Retrocaval Ureter: 4 Cases

Retrocaval Ureter: 4 Cases

Vol. 105, April THE JoURNAL OF UROLOGY Copyright © 1971 by The Williams & Wilkins Co. Printed in U.S.A. RETROCAVAL URETER: 4 CASES THOMAS E. SHOWN...

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Vol. 105, April


Copyright © 1971 by The Williams & Wilkins Co.

Printed in U.S.A.


Retrocaval ureter is a rare congenital anomaly that occurs in patients almost exclusively on the right side. The usual cause is persistence of the fetal posterior cardinal vein, although several other anomalous venous arrangements have been described, such as double vena cava (on the right side) and bilateral vena cava. The incidence of this condition is greater in male subjects than in female subjects (2.8: 1) although there is no clear anatomic or embryologic explanation. Ethnic, racial and familial factors have no bearing on incidence. The low reported incidence in children is a reflection of the gradual development of the associated hydronephrosis. Since 1893, when Hochstetter first described this condition/ approximately 150 cases have been reported. Herein we will report on 4 cases and describe the clinical history, diagnostic radiographic picture and the varying possibilities in management. CASE REPORTS

Case 1. H. L. D., a 20-year-old Negro, was hospitalized on March 5, 1967 after being kicked in the back. An excretory urogram (IVP) performed to evaluate the back pain revealed right hydronephrosis. The patient was referred to the Second General Hospital. Past history and physical examination were unremarkable. A midstream urine specimen contained 5 to 8 white and O to 3 red blood cells per high power field. A right retrograde pyelogram confirmed hydronephrosis and medial deviation of the upper ureter aroused suspicion of a retrocaval ureter. Because of this suspicion a percutaneous femoral inferior venacavogram was done with a ureteral catheter in place (fig. 1, A). On March 28 the right ureter was explored through a paramedian transperitoneal approach. The renal pelvis was divided 1.5 cm. above the Accepted for publication June 13, 1970. * Current address: Suite 770, Forsyth Medical Park, 1900 South Hawthorne Road, Winston-Salem, North Carolina 27103. t Current address: Commanding Officer, 65th Medical Group, APO San Francisco 96301. 1 Hochstetter, F.: Beitriige zur Entwicklungsgeschichte des Venensystems der Amnioten: II. Reptilien (La.certa, Tropidonotus). Morphol. Jahrb. Leipz., 19: 428, 1892-93.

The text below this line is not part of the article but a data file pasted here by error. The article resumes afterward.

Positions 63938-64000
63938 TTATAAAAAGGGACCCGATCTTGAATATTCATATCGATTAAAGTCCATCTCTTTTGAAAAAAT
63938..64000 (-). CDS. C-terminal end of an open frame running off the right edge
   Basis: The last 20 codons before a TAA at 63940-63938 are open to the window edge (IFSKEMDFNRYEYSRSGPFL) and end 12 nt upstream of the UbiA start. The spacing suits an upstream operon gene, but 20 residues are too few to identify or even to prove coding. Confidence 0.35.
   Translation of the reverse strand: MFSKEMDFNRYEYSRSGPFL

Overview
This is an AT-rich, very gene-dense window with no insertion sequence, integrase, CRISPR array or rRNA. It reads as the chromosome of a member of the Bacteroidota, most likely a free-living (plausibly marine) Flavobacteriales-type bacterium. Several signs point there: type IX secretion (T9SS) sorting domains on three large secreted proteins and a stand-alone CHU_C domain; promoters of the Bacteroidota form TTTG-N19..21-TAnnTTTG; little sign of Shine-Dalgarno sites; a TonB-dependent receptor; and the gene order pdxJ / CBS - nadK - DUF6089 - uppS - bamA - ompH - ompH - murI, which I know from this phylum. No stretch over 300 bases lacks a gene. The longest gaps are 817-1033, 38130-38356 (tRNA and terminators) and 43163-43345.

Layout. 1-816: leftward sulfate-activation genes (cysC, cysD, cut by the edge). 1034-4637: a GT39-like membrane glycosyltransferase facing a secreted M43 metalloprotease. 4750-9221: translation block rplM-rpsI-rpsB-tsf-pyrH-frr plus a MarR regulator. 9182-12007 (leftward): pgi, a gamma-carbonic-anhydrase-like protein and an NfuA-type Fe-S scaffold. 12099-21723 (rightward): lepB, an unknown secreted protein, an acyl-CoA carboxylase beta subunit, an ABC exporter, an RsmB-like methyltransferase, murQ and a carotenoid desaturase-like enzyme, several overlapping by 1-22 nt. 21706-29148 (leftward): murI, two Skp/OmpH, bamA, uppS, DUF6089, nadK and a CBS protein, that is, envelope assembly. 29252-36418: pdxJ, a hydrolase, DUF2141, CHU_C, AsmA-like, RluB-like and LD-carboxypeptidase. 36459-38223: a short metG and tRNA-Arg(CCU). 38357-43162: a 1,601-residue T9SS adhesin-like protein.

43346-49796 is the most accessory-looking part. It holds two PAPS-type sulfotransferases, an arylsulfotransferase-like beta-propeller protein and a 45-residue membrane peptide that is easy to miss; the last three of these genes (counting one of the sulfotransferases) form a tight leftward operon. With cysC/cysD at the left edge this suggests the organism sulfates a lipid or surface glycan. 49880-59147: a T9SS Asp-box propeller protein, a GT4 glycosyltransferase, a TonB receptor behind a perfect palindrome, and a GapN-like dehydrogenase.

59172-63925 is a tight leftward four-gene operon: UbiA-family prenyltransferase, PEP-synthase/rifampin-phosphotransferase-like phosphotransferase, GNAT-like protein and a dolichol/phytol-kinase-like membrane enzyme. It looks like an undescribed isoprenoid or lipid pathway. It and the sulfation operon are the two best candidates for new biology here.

ureteropelvic junction and the ureter was relocated from behind the vena cava. The retrocaval portion was only slightly redundant and did not appear strictured. A 24F Malecot nephrostomy tube was placed through the lower pole calix and primary reanastomosis with 4-zero chromic interrupted sutures was performed. Postoperative drainage across the anastomosis was delayed, necessitating prolonged nephrostomy diversion. Attempts to clamp the nephrostomy tube for extended periods were unsuccessful until 50 days postoperatively when drainage spontaneously ceased. In comparison to preoperative x-rays, an IVP revealed improvement in function. The tube was removed and the tract closed spontaneously. The patient had no further postoperative problems and the urine remained free of infection. An IVP on December 28 revealed almost complete resolution of hydronephrosis (fig. 1, B). Case 2. R. W., a 28-year-old white man, consulted his dispensary physician after 4 days of dull, aching pain in the right flank with radiation into the groin. Microhematuria was noted, a presumptive diagnosis of ureteral calculus was made and the patient was taken to Second General Hospital. History and physical examination were unremarkable. The midstream urine specimen contained 8 to 10 red and O to 3 white blood cells per high power field. An IVP demonstrated dilatation of the pelvis and proximal ureter with non-visualization of the distal ureter (fig. 2, A). Subsequent pyelogram and venacavogram confirmed the suspected diagnosis (fig. 2, B and C). On September 26, 1967 the ureter was explored through an anterior, subcostal, extraperitoneal approach. Diagnosis was confirmed and the retrocaval portion of the ureter was calibrated. Since an 8F bougie a boule would not pass with ease, segmental resection was performed. An oblique anastomosis just proximal to the ureteropelvic junction was performed with 4-zero chromic interrupted sutures after a slash pyelostomy had been made. Convalescence was complicated by a superficial wound infection and persistent urinary drainage from the drain site for 3 weeks. Followup 497



Fm. 1. Case 1, H. L. D. A, preoperative combination venacavogram and right retrograde pyelogram. B, IVP performed 9 months postoperatively.